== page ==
If you think of it as coaching....someone you trust who can observe and listen, who will pick up on any little faults that from time to time get into everyones playing.
  5. Di B

    Di B Member

    A couple of points that might help... Are you a pressure player? You might be pushing too much on the lips rather that hitting the high notes by breathing properly. This may tire your lips quickly. The other thing is do you warm down? I found a year ago with daily playing I suffered from bruised lips as I warned up, played challenging stuff then didnt warm down. The result of this was next practice my lips had gone within 10 minutes of playing. (I have learnt my lesson now!) Even if these ideas dont help Im sure others will provide more and I wish you the best in finding a solution.
  6. trumpetmike

    trumpetmike Active Member

    This is the best advice you are going to receive without anyone actually being able to hear/see what you are doing.

    There are a number of different things that could be causing the fatigue - some of them could be you, some could be the equipment - without seeing/hearing what you are doing we are basically taking guesses which could hinder more than help.

    If you let us know whereabouts you are based then I am sure we could help with trying to find you a decent teacher to have a consultancy lesson with.
  7. JesTperfect!

    JesTperfect! Member

    This is really excellent advice. My stamina was rubbish for a while, until I started 'practicing' hymns. Start at the front of the hymn book, pick one from EVERY page and play it through, two verses. Don't spend time choosing nice ones, just do the first one you lay eyes on.
    When you're bored to death of playing the same hymns, variate it a bit. eg:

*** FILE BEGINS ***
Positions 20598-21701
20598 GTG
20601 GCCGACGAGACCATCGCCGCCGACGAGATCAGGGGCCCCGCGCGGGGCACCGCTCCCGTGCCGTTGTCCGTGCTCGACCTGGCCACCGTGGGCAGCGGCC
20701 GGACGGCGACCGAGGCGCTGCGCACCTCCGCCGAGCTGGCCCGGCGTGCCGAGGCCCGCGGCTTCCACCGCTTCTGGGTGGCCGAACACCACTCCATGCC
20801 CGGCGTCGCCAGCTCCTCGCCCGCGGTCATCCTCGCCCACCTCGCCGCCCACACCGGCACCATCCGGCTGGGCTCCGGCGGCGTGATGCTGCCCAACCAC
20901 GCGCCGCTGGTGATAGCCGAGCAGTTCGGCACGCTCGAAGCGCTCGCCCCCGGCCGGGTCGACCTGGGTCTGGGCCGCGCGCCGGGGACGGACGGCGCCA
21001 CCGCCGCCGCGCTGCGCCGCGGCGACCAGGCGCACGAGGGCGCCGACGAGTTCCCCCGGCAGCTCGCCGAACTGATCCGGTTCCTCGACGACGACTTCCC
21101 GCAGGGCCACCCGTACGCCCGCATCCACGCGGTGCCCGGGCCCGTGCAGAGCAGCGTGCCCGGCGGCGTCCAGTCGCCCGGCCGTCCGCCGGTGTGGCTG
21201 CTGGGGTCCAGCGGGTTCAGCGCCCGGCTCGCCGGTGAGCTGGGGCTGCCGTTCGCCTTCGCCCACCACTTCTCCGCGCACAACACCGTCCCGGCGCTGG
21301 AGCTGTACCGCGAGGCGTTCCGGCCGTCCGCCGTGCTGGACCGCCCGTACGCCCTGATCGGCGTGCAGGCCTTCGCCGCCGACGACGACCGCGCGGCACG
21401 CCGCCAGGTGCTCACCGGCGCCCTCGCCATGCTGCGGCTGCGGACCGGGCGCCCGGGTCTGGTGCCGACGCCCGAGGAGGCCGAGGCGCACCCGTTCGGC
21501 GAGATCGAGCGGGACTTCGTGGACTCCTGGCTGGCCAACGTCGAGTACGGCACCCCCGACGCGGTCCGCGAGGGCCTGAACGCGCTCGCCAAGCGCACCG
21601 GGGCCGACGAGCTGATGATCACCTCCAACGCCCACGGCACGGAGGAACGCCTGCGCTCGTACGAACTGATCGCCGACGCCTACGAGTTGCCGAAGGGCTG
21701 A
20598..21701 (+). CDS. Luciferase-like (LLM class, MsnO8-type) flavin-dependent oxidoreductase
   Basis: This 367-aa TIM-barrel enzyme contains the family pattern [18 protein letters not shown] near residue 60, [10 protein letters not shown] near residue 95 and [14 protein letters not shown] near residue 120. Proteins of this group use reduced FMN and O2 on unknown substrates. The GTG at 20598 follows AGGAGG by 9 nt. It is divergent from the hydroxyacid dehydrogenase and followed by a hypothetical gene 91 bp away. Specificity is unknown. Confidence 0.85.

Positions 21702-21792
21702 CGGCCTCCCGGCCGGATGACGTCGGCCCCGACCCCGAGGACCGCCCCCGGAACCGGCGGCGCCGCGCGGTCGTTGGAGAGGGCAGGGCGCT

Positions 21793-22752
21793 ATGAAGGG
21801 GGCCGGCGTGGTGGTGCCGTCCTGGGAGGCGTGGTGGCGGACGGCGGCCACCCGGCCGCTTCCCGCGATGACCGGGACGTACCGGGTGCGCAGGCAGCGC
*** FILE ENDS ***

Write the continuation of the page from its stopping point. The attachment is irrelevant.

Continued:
1. turn the book upside down (!)
    2. play them a tone/semitone/3rd etc. up/down (also great for transposition skills, which no one sets enough store by IMHO
    3. play them backwards
    You say that you do lip slurs-
    do you have 'How Brass Players Do It'? I've mentioned it on tMP before-I swear by it. The building exercises are fabulous for stamina, and since I've been doing them, my tone has improved too.

    One word of advice-play them at no less than 80bpm. I normally go with 60bpm.

    Good Luck!!
  8. JesTperfect!

    JesTperfect! Member

    Another couple of things I forgot:

    • Don't run before you can walk
    • Don't expect it to happen overnight-you have to be patient when it comes to stamina building
    Someone once said to me (and don't ask me who, I can't remember!)

    ''practice to get better, not to get tired''

    In other words, when your lip starts to go, STOP. If you play til your lip is dead and buried, it will never improve. Because the next day it will still be recovering, therefore any practice you do the next day will be useless. Sure as eggs is eggs!

  9. Steve Queen

    Steve Queen New Member

    Thanks alot for all the replies - they've been really helpful.

    I've always assumed that a warm up that didn't go very high would be a pointless warm up, obviously not! I'll start up with some nice long held notes in future.

    I think part of the problem is that i'm not by default a 'pressure player', but once I start to get tired - I end up applying more and more pressure to keep going, that in turn exponentially increases and kills my lip off for good. I never warm down, so I guess I will also start doing this too!

    As for hymns, I like the idea - and will 'borrow' a hymn book next band rehersal I have in order to use it for practice.

    My lip slurs are all out of the arban. I'm guessing there is better sources that I should be using! I'll look into this "How Brass Players Do It" book - and if anybody else has any other suggestions for warm up books - then they would be also much appreciated.

    I have contact information for a few respected players in the area, I guess I will get into contact with one - just figured I would ask here first to see the general opinion.